Iced tea should be clean-tasting and refreshing, highlighting the smooth, rich flavors of your tea without putting bitterness and astringency upfront. Brewing your tea hot is not the way to get there. Chilling down hot tea leaves you with what my colleague Max described as stale, "bitter mulch water." And the Japanese iced coffee method—brewing the tea at double strength, then pouring directly over ice to dilute—gives you tea that tastes both over-extracted and watered down. Max's tests and Kenji's earlier ones suggest that the best-tasting iced tea doesn't come from chilling down hot tea, or letting your tea brew in the sun. Sun tea is romantic and all—we can all picture our grandmothers lovingly setting it out to brew—but it actually doesn't taste as good, and it's not as safe from bacteria as tea that brews in your fridge.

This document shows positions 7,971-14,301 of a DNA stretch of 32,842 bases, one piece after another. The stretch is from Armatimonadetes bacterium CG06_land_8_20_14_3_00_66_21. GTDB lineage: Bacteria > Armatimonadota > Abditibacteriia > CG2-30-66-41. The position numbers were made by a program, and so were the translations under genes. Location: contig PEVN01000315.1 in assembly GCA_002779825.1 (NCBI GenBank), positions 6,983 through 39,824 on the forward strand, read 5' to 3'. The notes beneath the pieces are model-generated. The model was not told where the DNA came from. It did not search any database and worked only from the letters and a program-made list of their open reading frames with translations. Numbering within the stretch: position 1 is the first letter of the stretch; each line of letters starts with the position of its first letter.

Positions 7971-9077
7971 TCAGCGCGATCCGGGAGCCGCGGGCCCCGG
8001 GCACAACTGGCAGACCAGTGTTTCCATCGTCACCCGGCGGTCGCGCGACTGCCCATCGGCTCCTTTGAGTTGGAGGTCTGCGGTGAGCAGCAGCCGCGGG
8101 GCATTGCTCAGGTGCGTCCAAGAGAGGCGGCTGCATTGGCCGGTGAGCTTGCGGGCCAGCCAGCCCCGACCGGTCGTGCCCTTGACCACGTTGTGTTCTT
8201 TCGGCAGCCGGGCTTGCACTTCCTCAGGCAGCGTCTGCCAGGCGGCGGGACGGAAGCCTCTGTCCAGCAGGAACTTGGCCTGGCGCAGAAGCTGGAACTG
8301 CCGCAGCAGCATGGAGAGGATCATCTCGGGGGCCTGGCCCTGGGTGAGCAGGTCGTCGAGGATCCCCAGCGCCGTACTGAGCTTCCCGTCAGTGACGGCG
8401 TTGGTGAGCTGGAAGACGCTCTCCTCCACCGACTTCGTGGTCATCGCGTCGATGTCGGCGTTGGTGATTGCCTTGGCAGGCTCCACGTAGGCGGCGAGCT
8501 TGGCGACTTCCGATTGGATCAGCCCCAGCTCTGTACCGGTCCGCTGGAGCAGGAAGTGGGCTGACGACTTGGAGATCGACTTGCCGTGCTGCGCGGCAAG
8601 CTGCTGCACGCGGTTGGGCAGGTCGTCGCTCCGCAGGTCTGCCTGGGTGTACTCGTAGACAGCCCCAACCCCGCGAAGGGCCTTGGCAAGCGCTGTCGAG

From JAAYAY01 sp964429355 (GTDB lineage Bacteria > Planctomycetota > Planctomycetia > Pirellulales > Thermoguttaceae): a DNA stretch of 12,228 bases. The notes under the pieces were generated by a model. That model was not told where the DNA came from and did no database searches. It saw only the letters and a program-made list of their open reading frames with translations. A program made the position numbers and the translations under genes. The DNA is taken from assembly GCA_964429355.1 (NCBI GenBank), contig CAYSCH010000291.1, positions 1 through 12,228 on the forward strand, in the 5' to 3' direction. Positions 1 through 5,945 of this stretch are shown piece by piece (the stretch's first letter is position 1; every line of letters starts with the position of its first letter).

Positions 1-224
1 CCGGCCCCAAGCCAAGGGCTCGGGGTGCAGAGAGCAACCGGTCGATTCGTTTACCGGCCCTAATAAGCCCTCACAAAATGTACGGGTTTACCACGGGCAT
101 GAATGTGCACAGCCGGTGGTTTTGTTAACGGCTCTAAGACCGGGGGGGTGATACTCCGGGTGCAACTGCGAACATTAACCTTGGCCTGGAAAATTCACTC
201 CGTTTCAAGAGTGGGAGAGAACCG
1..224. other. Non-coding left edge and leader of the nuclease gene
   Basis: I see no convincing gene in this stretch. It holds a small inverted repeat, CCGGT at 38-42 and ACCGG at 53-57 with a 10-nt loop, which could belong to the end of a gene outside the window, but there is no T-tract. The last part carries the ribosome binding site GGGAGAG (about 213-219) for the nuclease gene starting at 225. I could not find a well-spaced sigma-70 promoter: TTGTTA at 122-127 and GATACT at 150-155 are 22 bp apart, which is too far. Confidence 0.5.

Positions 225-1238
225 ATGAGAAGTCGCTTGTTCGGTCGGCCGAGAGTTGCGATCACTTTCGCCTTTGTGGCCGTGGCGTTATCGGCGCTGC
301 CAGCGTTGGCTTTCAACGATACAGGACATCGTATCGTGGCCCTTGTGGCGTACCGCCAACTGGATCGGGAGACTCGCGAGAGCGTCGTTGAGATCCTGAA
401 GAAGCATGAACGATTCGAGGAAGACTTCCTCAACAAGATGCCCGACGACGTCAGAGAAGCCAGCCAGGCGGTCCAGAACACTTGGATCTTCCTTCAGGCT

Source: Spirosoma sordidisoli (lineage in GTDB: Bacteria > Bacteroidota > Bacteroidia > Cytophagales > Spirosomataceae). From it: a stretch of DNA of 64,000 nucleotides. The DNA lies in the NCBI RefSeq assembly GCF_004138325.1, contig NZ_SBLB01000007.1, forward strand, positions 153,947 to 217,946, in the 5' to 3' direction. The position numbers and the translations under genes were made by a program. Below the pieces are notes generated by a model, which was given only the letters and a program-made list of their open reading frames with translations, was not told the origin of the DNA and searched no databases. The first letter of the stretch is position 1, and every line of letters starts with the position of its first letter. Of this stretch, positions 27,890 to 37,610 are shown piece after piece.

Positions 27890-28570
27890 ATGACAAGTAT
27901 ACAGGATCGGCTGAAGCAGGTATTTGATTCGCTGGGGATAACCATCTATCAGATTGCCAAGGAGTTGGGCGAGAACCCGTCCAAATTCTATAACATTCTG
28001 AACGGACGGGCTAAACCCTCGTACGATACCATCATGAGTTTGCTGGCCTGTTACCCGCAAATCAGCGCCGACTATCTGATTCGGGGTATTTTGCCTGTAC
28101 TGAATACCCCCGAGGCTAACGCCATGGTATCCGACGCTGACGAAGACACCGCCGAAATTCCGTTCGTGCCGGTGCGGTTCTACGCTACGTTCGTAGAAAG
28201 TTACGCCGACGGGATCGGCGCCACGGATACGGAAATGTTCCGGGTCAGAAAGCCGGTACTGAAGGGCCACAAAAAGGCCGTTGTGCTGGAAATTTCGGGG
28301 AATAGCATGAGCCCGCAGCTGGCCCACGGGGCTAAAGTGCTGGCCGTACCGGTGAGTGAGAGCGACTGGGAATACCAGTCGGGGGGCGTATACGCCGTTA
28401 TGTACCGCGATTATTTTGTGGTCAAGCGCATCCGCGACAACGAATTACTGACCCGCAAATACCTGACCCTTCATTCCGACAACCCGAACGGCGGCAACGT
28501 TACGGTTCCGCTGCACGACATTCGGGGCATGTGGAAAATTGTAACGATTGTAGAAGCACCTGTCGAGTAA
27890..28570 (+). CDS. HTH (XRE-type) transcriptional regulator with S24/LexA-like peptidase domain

There's nothing complicated about cold-brewed tea: You plop four tea bags—or a fat tablespoon of loose tea—in a quart of water. (I like to use big Mason jars for this, since they seal nicely, but it actually doesn't matter whether you brew in glass, plastic, or aluminum, as long as you serve your tea from a glass.) Let the mixture chill out in the refrigerator for five hours. Strain or remove the tea bags. Drink immediately, or store in the fridge for up to three days.
Or, hold up. Don't drink it yet. Because the tea is even better when mixed with...
Not-So-Secret #2: The Most Flavorful Lemonade